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Nucleation sites and forest recovery under high shrub competition


Ursell, Tara (2022), Nucleation sites and forest recovery under high shrub competition, Dryad, Dataset,


Forests currently face numerous stressors, raising questions about processes of forest recovery as well as the role of humans to stimulate recovery through planting trees that might not otherwise regenerate. Theoretically, planted trees can also provide a seed source for further recruitment once the planted trees become reproductive, acting as “nucleation” sites; however, it is unclear whether changing site conditions over time (e.g., through the growth of competitors like woody shrubs) influences establishment in the long term, even if seed availability increases. We tested the nucleation concept in a system where shrub competition is known to influence tree establishment and growth, performing an observational study of sites within and close to newly reproductive planted stands in yellow-pine and mixed-conifer ecosystems in the Sierra Nevada, CA. We surveyed and then modeled both seedling occurrence and density as a function of distance to seed sources, competing woody vegetation, and other environmental characteristics. We found that proximity to a planted stand is associated with an increase in the probability of yellow pine (YP) seedlings (species more likely to originate from the planted stand) from 0.33 at 35 meters from the planted stand to 0.56 directly adjacent to the stand and 0.65 within the stand. However, we did not find a significant effect of proximity on YP seedling density. This proximity effect suggests that seed availability continues to be a driver of recruitment several decades post-wildfire, though other processes may influence the expected density of recruits. Proxies for competitive pressure (shrub volume and shrub cover) were not significant, suggesting that competing vegetation did not have a major influence on recruitment. While seedling presence and density appeared to be independent of shrub impacts, we did find that shrubs were significantly taller than seedlings. Therefore, we suggest that shrubs may not limit seedling establishment, but they may negatively affect seedlings’ ability to grow and serve as a seed source for further recruitment and forest expansion. Altogether, we find that planting may provide a statistically significant but small role in driving recruitment outside of the planted site.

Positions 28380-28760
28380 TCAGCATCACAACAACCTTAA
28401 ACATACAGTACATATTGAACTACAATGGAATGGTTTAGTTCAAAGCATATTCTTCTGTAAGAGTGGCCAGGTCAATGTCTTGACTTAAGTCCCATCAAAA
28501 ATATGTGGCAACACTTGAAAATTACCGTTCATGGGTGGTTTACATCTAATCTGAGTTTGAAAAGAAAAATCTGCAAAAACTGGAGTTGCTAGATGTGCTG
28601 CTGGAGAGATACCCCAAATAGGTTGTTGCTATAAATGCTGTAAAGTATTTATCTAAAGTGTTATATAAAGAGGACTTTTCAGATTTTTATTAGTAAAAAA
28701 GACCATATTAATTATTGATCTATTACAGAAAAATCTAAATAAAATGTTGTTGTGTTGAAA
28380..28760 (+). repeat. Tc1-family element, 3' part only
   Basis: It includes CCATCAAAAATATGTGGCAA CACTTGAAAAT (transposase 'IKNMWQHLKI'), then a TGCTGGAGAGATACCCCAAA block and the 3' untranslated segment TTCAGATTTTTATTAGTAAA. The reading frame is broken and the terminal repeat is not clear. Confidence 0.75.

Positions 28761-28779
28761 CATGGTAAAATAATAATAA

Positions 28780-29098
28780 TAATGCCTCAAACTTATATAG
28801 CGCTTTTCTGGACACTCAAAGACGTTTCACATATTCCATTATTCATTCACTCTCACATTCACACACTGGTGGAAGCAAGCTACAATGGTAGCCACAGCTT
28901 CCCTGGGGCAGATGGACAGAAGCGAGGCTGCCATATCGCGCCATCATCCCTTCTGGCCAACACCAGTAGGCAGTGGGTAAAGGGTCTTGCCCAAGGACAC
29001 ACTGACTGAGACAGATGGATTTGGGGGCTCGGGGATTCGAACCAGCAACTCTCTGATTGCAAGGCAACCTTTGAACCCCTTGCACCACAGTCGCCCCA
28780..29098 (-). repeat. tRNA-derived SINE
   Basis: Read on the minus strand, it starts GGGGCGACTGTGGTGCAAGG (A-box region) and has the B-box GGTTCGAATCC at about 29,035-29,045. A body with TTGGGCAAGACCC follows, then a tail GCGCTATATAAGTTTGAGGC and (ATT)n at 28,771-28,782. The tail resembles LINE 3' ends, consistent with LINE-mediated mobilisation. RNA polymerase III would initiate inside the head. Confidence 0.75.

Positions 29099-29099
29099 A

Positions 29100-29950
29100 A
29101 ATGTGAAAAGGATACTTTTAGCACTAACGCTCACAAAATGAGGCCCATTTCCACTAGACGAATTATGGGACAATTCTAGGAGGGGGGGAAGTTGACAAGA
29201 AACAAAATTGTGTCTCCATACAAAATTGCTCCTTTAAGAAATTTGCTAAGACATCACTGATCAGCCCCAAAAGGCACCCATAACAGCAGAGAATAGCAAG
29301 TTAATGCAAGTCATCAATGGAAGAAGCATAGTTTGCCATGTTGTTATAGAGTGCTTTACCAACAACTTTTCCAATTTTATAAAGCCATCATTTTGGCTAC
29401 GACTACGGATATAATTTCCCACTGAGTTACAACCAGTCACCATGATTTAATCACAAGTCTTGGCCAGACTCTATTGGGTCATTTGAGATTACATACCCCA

See Ursell and Safford (2022) Nucleation sites and forest recovery under high shrub competition. Ecological Applications.